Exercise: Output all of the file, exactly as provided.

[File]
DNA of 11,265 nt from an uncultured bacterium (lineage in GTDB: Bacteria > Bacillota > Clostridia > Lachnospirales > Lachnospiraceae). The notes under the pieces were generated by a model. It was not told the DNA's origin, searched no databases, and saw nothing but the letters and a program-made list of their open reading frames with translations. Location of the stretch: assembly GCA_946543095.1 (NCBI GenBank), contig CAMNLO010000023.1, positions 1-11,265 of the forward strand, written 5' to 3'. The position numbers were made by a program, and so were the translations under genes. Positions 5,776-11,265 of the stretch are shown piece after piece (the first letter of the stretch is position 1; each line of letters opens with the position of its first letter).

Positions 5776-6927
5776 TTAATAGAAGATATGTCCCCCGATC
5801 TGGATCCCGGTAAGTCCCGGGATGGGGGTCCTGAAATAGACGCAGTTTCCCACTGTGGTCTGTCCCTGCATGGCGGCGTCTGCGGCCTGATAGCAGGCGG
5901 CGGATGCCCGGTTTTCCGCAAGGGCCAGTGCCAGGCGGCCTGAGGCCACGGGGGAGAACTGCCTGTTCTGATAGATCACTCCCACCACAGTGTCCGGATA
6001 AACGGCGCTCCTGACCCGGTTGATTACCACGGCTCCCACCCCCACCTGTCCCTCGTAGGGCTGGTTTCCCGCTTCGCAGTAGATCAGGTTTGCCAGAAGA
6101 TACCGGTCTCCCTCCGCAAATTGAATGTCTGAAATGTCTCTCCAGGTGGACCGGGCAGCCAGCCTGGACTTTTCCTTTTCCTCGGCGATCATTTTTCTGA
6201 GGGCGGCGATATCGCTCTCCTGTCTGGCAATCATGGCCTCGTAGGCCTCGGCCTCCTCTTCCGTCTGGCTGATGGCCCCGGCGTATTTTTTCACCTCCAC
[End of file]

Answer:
DNA of 11,265 nt from an uncultured bacterium (lineage in GTDB: Bacteria > Bacillota > Clostridia > Lachnospirales > Lachnospiraceae). The notes under the pieces were generated by a model. It was not told the DNA's origin, searched no databases, and saw nothing but the letters and a program-made list of their open reading frames with translations. Location of the stretch: assembly GCA_946543095.1 (NCBI GenBank), contig CAMNLO010000023.1, positions 1-11,265 of the forward strand, written 5' to 3'. The position numbers were made by a program, and so were the translations under genes. Positions 5,776-11,265 of the stretch are shown piece after piece (the first letter of the stretch is position 1; each line of letters opens with the position of its first letter).

Positions 5776-6927
5776 TTAATAGAAGATATGTCCCCCGATC
5801 TGGATCCCGGTAAGTCCCGGGATGGGGGTCCTGAAATAGACGCAGTTTCCCACTGTGGTCTGTCCCTGCATGGCGGCGTCTGCGGCCTGATAGCAGGCGG
5901 CGGATGCCCGGTTTTCCGCAAGGGCCAGTGCCAGGCGGCCTGAGGCCACGGGGGAGAACTGCCTGTTCTGATAGATCACTCCCACCACAGTGTCCGGATA
6001 AACGGCGCTCCTGACCCGGTTGATTACCACGGCTCCCACCCCCACCTGTCCCTCGTAGGGCTGGTTTCCCGCTTCGCAGTAGATCAGGTTTGCCAGAAGA
6101 TACCGGTCTCCCTCCGCAAATTGAATGTCTGAAATGTCTCTCCAGGTGGACCGGGCAGCCAGCCTGGACTTTTCCTTTTCCTCGGCGATCATTTTTCTGA
6201 GGGCGGCGATATCGCTCTCCTGTCTGGCAATCATGGCCTCGTAGGCCTCGGCCTCCTCTTCCGTCTGGCTGATGGCCCCGGCGTATTTTTTCACCTCCAC